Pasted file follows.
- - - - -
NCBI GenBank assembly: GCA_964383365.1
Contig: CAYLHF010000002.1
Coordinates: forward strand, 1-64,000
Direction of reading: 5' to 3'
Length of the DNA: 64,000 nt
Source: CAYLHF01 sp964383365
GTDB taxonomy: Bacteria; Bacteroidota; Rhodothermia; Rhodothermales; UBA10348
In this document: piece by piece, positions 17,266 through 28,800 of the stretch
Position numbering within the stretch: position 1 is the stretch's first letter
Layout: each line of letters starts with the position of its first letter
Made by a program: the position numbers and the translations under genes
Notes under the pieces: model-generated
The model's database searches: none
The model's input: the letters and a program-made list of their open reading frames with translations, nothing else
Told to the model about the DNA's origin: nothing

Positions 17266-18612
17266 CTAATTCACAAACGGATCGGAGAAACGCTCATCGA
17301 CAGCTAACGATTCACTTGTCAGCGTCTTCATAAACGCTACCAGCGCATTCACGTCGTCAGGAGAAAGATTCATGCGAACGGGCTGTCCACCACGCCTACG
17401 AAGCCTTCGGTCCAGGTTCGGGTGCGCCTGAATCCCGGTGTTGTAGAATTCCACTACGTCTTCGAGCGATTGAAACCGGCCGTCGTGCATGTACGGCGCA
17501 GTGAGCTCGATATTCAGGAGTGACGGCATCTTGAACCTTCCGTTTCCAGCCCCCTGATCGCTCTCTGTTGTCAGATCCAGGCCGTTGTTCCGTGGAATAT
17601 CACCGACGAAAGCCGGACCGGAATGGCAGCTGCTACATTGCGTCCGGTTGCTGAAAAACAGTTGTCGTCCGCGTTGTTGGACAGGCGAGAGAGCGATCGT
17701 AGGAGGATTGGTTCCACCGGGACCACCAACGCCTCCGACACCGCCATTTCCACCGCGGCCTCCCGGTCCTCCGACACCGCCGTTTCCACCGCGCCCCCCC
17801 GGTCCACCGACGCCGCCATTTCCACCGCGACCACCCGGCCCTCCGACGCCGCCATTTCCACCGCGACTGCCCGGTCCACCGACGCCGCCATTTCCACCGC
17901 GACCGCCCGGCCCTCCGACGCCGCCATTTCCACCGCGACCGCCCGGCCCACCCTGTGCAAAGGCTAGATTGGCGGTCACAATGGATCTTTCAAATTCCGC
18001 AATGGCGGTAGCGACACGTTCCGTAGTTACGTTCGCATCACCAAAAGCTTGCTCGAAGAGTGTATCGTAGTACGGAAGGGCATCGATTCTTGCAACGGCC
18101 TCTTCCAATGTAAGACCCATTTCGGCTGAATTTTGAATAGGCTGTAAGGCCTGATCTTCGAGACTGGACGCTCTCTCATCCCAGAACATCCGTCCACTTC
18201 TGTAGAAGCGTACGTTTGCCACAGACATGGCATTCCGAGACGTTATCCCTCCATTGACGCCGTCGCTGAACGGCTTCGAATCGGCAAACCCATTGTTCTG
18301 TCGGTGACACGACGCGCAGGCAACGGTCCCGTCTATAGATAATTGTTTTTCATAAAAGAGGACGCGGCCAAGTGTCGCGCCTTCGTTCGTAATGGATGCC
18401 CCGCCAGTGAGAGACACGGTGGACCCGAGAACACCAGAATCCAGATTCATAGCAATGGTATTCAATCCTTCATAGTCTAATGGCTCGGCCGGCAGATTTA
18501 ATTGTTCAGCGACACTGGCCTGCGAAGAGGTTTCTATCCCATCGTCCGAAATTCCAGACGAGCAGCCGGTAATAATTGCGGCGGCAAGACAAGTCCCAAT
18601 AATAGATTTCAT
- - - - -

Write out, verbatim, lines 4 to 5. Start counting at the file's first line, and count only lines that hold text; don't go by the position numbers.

Direction of reading: 5' to 3'
Length of the DNA: 64,000 nt